Tell me about your instrument, please. What was your first instrument like and how did you progress to your current one? How would you describe the relationship with it? What are its most important qualities and how do they influence the musical results, including your own performance?
I played for years an ancient instrument (an excellent Roman violin made by David Tecchler in the first half of the 18th century), but for 5 years now I have been playing a contemporary instrument, made by Marco Minnozzi, a very talented luthier from Ravenna. It's an instrument that was born almost as a bet: Marco, after a concert, told me that in his opinion I would need an instrument with more “leading” qualities, more identifiable and recognisable both by musicians and by the public. “You think so?” I answered. “Then make one for me.”
Within a year I had the violin in my hands and I must say I've been very satisfied ever since. It is an instrument with great character and sound, comfortable under my hands and extremely ductile. It is part of me now and I consider it as an extension of my arm.
Could you take us through a day in your life, from a possible morning routine through to your work? Do you have a fixed schedule? How do music and other aspects of your life feed back into each other - do you separate them or instead try to make them blend seamlessly?
Every day is marked by two regular appointments that I try to attend as much as possible. The first is my daily run, preferably at dawn and in nature, a source of inspiration and energy. The second is the relationship with my instrument, certainly more challenging and with high expectations, but which I have always done with great pleasure and naturalness. I like to think that the two things add up and integrate in my daily training. After all, I first train my legs and heart (with running) and then my fingers and brain (with music): isn't this a complete and wonderful way to spend the day?
Having said that, everything else follows quite messy deadlines, to be able to adhere to family, teaching and "office" commitments, and I like it that way: you learn a lot from perseverance, but you learn even more from the alternation of rules and chaos.
Could you describe your creative process on the basis of a piece or album that's particularly dear to you, please? Where did the ideas come from, how were they transformed in your mind, what did you start with and how do you refine these beginnings into the finished work of art?
The creative process is first of all “presence” in making music and “awareness” of what you are doing. It is difficult to describe it in a few words, and the risk is to appear superficial or inadequate. I can only say that most ideas are formed by intuition: I see a meaning in a musical passage and try to make it credible, first to myself and then to the audience. In records I try to be essential and find a strong justification in everything I add of my own. If something doesn't convince us, we eliminate it without problems (Vivaldi's album "Concerti per il Castello" had, for example, two long cadences that I removed during editing because they were too redundant).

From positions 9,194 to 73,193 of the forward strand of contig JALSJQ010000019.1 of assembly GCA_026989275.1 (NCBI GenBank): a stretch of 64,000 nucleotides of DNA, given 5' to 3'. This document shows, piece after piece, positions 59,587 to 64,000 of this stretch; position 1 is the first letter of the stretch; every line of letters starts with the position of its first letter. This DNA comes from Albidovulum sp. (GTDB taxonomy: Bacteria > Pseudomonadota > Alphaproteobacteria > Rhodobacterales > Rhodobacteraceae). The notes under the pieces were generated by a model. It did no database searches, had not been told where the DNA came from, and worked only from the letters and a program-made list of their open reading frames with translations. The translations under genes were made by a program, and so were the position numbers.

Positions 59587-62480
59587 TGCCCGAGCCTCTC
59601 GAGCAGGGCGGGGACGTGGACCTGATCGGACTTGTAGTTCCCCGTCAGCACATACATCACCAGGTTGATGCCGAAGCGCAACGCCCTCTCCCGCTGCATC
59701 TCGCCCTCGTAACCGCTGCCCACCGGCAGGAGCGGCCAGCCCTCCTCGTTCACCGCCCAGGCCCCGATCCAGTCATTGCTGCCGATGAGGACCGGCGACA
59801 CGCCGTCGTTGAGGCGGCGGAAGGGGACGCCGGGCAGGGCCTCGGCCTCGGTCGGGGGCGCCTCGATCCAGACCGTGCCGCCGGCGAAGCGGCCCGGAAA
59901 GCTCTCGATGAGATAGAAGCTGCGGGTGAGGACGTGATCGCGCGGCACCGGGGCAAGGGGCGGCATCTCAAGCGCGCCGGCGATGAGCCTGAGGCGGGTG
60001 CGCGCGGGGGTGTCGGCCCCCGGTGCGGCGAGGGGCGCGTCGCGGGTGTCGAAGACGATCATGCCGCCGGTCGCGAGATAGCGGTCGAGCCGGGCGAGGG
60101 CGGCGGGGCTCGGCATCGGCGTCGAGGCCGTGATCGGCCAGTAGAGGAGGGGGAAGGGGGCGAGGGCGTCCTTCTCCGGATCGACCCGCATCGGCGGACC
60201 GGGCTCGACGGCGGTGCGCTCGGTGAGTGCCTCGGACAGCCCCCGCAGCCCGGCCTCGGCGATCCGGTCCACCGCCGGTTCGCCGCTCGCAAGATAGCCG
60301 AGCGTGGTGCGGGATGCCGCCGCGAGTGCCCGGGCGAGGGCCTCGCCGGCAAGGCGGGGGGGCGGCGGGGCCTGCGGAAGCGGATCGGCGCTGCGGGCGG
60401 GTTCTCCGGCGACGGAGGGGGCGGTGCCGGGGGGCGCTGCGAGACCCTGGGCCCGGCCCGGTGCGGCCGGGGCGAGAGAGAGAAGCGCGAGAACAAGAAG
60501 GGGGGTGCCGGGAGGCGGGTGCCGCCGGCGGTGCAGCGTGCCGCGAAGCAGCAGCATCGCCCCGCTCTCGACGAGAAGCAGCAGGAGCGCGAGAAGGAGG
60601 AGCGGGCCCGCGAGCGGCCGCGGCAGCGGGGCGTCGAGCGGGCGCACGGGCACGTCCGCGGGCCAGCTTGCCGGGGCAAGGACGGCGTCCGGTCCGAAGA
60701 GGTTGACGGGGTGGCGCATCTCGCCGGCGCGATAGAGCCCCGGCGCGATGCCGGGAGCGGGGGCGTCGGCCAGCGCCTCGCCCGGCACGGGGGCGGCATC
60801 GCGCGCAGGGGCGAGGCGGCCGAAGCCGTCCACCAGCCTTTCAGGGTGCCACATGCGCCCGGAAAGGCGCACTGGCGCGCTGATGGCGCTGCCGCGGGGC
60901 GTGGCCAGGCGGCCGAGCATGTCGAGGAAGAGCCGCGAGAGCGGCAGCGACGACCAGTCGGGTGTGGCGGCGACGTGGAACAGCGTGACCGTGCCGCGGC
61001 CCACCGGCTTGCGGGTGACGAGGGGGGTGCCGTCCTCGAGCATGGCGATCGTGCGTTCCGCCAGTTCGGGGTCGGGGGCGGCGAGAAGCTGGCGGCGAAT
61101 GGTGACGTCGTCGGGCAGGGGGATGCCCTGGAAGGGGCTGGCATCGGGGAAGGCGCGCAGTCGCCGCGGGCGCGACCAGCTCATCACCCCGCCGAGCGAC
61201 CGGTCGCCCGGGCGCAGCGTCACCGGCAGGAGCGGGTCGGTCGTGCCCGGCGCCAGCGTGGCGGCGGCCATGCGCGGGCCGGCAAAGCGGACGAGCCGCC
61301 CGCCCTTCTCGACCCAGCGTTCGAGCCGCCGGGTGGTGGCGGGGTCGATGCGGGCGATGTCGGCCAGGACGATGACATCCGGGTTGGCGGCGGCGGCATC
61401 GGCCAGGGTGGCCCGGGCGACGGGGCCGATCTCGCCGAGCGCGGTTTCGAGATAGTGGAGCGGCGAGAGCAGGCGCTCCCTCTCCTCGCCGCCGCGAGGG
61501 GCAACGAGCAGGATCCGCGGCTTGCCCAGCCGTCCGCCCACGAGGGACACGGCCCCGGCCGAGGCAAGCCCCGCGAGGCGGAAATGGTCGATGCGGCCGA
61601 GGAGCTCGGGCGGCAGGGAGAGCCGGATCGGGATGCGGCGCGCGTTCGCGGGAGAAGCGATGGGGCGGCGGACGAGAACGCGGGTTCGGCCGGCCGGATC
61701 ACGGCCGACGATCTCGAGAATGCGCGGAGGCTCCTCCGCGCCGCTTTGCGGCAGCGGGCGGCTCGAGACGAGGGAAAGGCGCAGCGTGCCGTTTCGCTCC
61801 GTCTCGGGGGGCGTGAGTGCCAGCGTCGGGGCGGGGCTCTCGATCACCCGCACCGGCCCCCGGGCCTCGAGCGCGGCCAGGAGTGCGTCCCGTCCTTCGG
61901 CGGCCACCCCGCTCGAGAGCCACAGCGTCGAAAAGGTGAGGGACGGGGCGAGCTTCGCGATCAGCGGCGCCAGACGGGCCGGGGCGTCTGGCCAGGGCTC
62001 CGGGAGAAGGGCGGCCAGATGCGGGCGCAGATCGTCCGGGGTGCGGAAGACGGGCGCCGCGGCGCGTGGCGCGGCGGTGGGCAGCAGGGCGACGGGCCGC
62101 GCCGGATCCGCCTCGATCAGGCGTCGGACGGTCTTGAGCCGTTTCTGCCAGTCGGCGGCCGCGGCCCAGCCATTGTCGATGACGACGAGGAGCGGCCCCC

In live concerts, on the other hand, I like to abandon myself to the unexpected and to the stimuli that an acoustic, an architecture and, above all, an audience can give you. This is something I particularly miss in these days of forced "live" inactivity.
There are many descriptions of the ideal state of mind for being creative. What is it like for you? What supports this ideal state of mind and what are distractions? Are there strategies to enter into this state more easily?
Among the many theories and strategies to acquire creativity and concentration, I am convinced that two or three are the points that really interest me. First of all, the relationship with error. It was fundamental, for me, to become aware that an error is not an accident (often regrettable) to which you should never run into, but, on the contrary, it is an opportunity to improve an execution. It is a demonstration of vulnerability that can, however, turn in your favour, if you use it as a “door” to enter “the zone” of perfect concentration.
Moreover, as a passionate runner, I have learned to respect the recovery time that the body asks for, and I try to apply it also to my performances, not so much in physical terms (playing involves very little effort, in comparison with running), but in mental, psychic terms.